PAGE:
February 5, 2008

India, Part 2 - Culture Shock

There were a number of things about our arrival in Bangalore and the subsequent drive to the school that shocked me more than I, at the time, was willing to admit. Upon our arrival, however, the thing that did not shock me was that British Airways lost one of Richard's bags. That the rest of us made it with ours all in one piece is, I suppose, modestly shocking, but since that's the job of an airline, it barely deserves an honorable mention.

Upon retrieving our bags, we all waited in a big clump for Richard to fill out the appropriate forms. I noticed a bathroom, and after asking Steph to guard my stuff, I ran in to put my contacts in; I didn't want to miss any of the trip out to Salem because I couldn't see anything. But as I started putting them in - wash my fingers in some saline (don't use the tap water!), remove contact from case, insert - I noticed, out of the corner of my eye, a guy staring at me.

It was to be a pattern the rest of our trip.

That's what Indians do when white people go past them - they stare. I say this in the most loving way possible, because they don't see white people as often as you might think. We in the west have it pretty cozy, and while we might think that we have racial troubles, India barely even has "diversity" (and what diversity it has is along religious lines rather than racial). As far as the eye can see, dark skin, dark hair, dark eyes. And I really do mean "as far as the eye can see" - India is the size of Texas but has a population around 1.1 billion and growing. So to see a patch of white skin is a bit shocking, never mind the occasional blonde or redhead. Anyway, he stared at me as I put in my contacts, and as I finished, though I was completely wierded out by this, I turned to him and said "better than glasses" and walked out of the restroom.

Seriously. I don't know what I was thinking.

It was along the drive that I began making generalizations about the environment around me. For one, I was shocked at the sheer amount of rubble laying everywhere. Nearly the entire route out of the city was under construction of some form or another, and looked like it had been that way for many, many years. Housing lots sat, useless, heaped with piles of old bricks and garbage. Once we were out of the city, it wasn't a whole lot better; even along country roadsides, there were plenty of brick piles, stone piles, and endless fields of garbage in and around the rocks and shrubbery.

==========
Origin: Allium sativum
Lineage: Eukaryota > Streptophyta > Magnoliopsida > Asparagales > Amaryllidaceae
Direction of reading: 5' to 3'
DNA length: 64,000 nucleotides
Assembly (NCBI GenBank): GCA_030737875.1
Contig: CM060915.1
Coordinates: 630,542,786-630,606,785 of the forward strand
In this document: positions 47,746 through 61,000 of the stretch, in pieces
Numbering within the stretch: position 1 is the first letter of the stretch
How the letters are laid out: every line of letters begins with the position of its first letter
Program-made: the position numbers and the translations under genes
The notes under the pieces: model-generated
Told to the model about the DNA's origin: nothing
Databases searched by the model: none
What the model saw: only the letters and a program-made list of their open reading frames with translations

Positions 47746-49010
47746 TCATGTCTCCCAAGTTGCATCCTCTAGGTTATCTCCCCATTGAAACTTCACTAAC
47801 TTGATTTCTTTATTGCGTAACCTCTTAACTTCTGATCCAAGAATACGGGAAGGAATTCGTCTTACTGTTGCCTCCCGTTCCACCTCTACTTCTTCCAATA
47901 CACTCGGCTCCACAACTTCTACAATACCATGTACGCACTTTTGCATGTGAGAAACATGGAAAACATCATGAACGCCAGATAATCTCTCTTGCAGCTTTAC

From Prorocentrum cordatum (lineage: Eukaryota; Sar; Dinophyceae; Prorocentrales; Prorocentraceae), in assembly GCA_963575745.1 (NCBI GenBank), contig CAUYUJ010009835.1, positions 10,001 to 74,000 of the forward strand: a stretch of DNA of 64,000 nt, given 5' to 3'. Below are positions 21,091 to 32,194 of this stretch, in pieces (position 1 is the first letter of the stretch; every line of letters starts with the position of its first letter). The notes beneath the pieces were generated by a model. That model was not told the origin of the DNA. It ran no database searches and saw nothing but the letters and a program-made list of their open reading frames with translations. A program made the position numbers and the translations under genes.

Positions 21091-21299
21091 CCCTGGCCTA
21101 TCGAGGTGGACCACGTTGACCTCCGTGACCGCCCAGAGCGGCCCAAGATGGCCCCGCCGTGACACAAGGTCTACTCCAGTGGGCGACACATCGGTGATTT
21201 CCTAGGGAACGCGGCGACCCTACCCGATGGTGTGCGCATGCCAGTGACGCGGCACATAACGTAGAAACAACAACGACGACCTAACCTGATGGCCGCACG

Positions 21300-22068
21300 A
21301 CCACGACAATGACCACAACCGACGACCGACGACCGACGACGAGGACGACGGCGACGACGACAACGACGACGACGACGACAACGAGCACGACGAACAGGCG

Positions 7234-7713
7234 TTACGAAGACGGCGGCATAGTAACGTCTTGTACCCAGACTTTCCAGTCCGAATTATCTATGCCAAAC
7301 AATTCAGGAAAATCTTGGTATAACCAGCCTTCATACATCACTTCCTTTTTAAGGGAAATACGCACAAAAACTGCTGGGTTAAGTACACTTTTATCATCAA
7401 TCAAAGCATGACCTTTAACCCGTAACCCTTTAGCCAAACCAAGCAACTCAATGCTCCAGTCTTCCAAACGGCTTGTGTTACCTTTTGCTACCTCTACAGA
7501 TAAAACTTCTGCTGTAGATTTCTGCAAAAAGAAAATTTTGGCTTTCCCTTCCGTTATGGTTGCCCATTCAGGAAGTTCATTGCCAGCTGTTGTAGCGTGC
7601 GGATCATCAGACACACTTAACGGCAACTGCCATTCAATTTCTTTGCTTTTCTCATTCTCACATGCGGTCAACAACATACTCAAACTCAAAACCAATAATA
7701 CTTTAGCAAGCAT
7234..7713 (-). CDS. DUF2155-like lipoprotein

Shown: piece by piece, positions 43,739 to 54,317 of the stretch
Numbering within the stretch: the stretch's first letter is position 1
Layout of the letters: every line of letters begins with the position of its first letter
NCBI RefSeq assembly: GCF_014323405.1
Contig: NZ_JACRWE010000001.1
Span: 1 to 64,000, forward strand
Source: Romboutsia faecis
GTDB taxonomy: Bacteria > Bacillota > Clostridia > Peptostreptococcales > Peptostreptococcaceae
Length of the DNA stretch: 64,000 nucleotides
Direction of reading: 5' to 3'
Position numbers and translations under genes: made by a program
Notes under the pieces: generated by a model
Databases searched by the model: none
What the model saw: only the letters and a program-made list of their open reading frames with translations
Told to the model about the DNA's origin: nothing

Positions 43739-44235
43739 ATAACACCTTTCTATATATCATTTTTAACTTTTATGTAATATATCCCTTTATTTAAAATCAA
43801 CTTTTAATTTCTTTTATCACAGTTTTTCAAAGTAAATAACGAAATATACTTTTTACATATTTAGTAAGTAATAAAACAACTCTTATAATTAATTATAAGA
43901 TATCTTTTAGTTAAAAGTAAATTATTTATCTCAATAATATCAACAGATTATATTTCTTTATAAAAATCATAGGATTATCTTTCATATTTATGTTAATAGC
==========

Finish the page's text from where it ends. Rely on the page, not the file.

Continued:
I think that was the hardest part - the garbage. The way Indians took care (or didn't) of their chunk of dirt was disheartening, enough to make any staunch environmentalist from the west keel over in shock. If that wasn't bad enough, those that did want to dispose of their garbage in a manner not involving kinetic motion did so by burning it in large piles, the dark smoke lazily drifting across the countryside. I think most of us suffered, if only mildly (though some hard a lot of trouble), from allergies due to this smoke through the trip. I mean, I'm upset that our apartment complex doesn't have recycling bins available, but this was way above and beyond.

But on the bright side, it did make for some spectacular sunsets.

There was one day when I got a chance to see that sunset from above the treetops. There's a place we called the "watchtower," though it was actually a five-story apartment tower around a staircase, which was the tallest thing around, and the only building that rose above the level of the surrounding trees. It just so happened to have an observation deck at the top, accessable by four flights of stiars and two ladders. Dr. Martyn and I had walked up to the top on our way back from delivering Dr. Keith and some supplies to the hospital several days earlier, and tonight I'd decided to gather a few of the team and we all got up there together to watch the sun go down.

It was absolutely beautiful. While the pictures taken by our cameras that night may look nice, they were nothing in comparison to actually being there. I stick to my statement from last post about the country looking better from above; the garbage fires had all burned out for the evening, the birds had settled down (and so it was fairly quiet), a cool breeze was stirring the moderately humid air, and all was well. The sun sank into the horizon, and as dusk settled over the treetops, we made the trek down the stairs and headed back to our dorms to get some sleep; we had to get up early again for chapel in the morning.

(to be continued ...)

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